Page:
First-years recall ‘back home’

Jens Krogstad

Rhonda Schwalbe walked through the halls of Centennial Hall like a politician working the crowd.

“Hey, how are you? Still studying for that test?” she asked her neighbor.

Moments later, she offered a similar greeting, using the person’s name. She repeated this for every person she passed in the hall.

Last month, Schwalbe said she was overworked and stressed about grades. This month, things remain the same, though she decided to drop a few things from her schedule. Overall, she said, she is happy with her college experience so far.

She casually mentioned she knows the names of everyone on her floor – a skill she picked up at high school marching band summer camps.

The camps are one of the things she misses from high school because of the great friendships she made. She said she got to know everyone in the 260-member band, and she carried that mindset to college.

Sitting in her room with the door open, Schwalbe said she does not miss her hometown, Manitowoc, Wis., much – considering this is the longest she has ever been away from there.

“I kind of miss my friends, but not my parents as much. It’s probably because I’ve been living with them for the past 18 years,” she said, laughing.

Suddenly, two students bolted out of the room across the hall, giggling mischievously.

They stop to explain, gasping for breath, “We just TP’d the room!”

Schwalbe said wrapping rooms with toilet paper and cleaning the rooms up for the room residents after they get back is her floor’s current craze.

Just then, a yell reverberated down the corridors of the hall, “I’m going to kill that little brat!”

Rhonda said the floor is now like a family, so not many people bother locking their doors.

“It’s an open-door policy – it’s one of the house rules,” she said.

Though she said she loves the family atmosphere of her residence hall floor, her busy schedule and academics are stressful.

She studied late into the night the day before, which is not unusual for her. At 4:30 a.m. in a chilly laundry room she studied math and history while waiting for her clothes to dry.

“My hands were purple. I think (the cold) was the only thing keeping me awake,” she said.

While schoolwork keeps her busy, she still finds time for activities such as intramural volleyball and serving as a hall representative to the Minnesota Student Association.

While these things take up a lot of her time, sometimes her late nights are caused by a problem common among college students.

“I’m a compulsive procrastinator,” she said.

She usually puts off things she enjoys least, typically papers and readings.

The most difficult thing about college classes is that she is not a good test-taker, which creates a problem because most classes depend on them, she said.

But all this work does not dampen her spirit. Working long days and sleeping short hours is second nature for the farm girl from Wisconsin.

She is the first in her family to go to college, and as a result, she said, she thinks her brothers look up to her, even the older ones.

“We all have a really good work ethic, but I put it into school because I know it will to something good,” she said.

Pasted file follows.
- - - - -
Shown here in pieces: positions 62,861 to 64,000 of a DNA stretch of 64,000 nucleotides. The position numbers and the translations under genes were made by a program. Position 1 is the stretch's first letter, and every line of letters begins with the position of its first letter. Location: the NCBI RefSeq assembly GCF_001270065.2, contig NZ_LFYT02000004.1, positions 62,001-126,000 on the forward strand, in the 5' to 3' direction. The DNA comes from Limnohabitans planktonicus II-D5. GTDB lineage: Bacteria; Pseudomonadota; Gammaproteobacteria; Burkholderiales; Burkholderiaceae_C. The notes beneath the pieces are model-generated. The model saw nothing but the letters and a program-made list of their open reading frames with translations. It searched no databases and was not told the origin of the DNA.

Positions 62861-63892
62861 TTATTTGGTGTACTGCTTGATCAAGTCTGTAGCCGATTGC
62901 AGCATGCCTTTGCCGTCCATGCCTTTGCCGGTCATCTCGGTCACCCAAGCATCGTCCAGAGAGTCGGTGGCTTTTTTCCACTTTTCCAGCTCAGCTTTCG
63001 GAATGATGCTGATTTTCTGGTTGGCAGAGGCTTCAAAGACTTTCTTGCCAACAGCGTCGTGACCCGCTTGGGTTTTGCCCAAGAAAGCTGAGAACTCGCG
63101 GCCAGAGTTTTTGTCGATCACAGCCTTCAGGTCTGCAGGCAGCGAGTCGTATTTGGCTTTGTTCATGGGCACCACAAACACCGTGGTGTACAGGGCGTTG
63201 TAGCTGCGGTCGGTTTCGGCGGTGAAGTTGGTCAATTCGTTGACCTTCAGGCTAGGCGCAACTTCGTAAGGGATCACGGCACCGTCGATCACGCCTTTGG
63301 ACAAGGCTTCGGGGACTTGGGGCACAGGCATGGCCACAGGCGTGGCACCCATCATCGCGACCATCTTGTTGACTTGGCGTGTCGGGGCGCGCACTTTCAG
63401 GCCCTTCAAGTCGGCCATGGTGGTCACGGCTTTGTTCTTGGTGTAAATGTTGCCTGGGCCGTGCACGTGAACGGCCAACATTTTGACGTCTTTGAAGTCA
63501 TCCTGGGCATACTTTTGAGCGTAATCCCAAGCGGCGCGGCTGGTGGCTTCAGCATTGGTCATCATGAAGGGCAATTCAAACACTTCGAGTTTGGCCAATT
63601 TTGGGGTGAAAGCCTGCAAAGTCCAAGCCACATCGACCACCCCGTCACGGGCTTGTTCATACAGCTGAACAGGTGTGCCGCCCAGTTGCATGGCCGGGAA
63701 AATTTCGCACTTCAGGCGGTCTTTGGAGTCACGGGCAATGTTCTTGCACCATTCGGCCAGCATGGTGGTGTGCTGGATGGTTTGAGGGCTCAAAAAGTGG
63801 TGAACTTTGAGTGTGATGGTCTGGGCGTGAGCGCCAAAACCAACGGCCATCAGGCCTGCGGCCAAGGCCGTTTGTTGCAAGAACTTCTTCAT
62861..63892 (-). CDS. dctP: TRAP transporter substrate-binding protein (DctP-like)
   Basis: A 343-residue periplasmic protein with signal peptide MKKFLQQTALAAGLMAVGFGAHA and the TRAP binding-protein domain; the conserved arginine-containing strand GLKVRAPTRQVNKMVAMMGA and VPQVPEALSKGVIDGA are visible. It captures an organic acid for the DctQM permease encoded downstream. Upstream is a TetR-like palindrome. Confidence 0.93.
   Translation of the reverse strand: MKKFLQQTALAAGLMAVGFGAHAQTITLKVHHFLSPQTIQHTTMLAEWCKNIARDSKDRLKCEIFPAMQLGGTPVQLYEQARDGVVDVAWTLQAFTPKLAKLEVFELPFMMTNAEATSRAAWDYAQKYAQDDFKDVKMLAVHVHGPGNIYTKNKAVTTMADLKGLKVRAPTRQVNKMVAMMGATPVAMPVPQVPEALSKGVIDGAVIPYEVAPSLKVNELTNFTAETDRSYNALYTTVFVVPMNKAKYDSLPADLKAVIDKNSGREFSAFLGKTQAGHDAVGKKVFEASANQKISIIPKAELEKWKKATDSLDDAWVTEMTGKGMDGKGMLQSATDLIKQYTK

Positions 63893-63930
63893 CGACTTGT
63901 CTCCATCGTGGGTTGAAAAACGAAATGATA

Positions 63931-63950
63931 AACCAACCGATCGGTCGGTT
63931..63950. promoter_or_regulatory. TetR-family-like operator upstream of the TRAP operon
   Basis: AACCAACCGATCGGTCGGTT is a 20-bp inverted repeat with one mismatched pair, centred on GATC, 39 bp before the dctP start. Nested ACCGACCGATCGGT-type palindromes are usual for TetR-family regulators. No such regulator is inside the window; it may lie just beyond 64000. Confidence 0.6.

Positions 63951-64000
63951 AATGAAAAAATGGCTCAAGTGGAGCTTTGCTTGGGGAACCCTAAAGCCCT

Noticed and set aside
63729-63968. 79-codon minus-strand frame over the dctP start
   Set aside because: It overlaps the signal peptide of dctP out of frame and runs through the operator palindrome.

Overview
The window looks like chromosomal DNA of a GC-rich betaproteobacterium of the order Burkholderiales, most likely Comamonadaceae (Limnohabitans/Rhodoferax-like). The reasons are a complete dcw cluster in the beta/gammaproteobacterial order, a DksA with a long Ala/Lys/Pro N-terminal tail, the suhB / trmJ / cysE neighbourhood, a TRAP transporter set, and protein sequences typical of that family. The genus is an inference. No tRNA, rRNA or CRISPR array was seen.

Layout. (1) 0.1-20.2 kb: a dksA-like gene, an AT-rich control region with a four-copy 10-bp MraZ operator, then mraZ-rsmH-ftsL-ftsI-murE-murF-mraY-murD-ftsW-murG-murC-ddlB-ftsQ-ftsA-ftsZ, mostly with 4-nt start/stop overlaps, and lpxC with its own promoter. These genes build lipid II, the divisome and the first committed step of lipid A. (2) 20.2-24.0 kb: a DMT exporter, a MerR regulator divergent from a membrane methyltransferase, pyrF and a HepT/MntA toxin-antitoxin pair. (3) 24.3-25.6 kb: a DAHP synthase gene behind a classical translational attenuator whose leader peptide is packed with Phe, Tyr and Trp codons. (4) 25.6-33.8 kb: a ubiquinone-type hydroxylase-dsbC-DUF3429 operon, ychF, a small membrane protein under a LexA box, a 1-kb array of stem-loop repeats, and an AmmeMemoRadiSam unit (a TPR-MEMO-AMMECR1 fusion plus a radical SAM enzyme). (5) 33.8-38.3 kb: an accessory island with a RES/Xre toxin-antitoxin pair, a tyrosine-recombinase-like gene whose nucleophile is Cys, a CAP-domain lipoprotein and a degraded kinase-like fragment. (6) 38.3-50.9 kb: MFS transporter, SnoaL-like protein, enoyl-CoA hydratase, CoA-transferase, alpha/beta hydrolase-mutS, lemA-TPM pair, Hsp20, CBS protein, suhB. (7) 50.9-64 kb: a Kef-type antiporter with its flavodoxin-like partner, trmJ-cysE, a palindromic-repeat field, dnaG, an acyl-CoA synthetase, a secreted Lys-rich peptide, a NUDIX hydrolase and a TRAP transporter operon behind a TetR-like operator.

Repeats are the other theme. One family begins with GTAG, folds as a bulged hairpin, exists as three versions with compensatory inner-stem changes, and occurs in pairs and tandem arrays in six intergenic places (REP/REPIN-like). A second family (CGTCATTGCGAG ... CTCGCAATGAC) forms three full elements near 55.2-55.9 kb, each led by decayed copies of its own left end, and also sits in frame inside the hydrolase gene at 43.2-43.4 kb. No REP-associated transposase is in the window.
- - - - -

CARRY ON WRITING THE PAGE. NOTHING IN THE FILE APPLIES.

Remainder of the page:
Joey Torke

Joey Torke sat in his residence hall room to tell his Halloween adventure and noted the comfortable temperature.

He said the heater was broken until this week because he did not bother to get it fixed until he was nearly seeing his breath.

Torke said he got a ride to Madison, Wis., with a friend to go to a Halloween party but quickly changed his story.

“Actually, he didn’t even drive me – I did. He said he was too tired on the way (there) and too hung over on the way back,” he said.

Last month, Torke seemed to take the life changes college brought in stride. Today, Torke continues to be level-headed, not getting too stressed over anything, including broken heaters.

But he is having a great time at college. The University has become his new home, and he is not looking forward to going home over Thanksgiving or winter break, he said.

“Everything’s the same back home,” he said.

Things were anything but boring in Madison for Torke. After being dropped off, he went to meet a friend arriving from Milwaukee, Wis. When the friend did not show up, Torke tried calling him on his cell phone, only to find it did not work. He figured out that he had to walk over to the lake to get reception.

It was then that he realized he was the only one in Madison without a costume, he said.

Eventually, he made it over to his sister’s house, who is a senior at the University of Wisconsin-Madison. She issued an ultimatum: No costume, no party.

So Torke dressed up in one of his sister’s short skirts and some feminine accessories.

“I put some little flowers in my hair and had big boobs to make me look like a girl,” he said.

Properly outfitted, Torke walked to the party on State Street. He said he saw a Duffman costume, lots of “girls dressed in short, short skirts” and lots of police.

Saturday night, he had dinner with his parents. Now that he is at the University, they shared their college experiences with him, which is where they first met, he said.

Torke discovered that his parents did not like each other in college, because they were so different.

“I guess my dad got drunk all the time in college, and my mom would get pissed,” he said.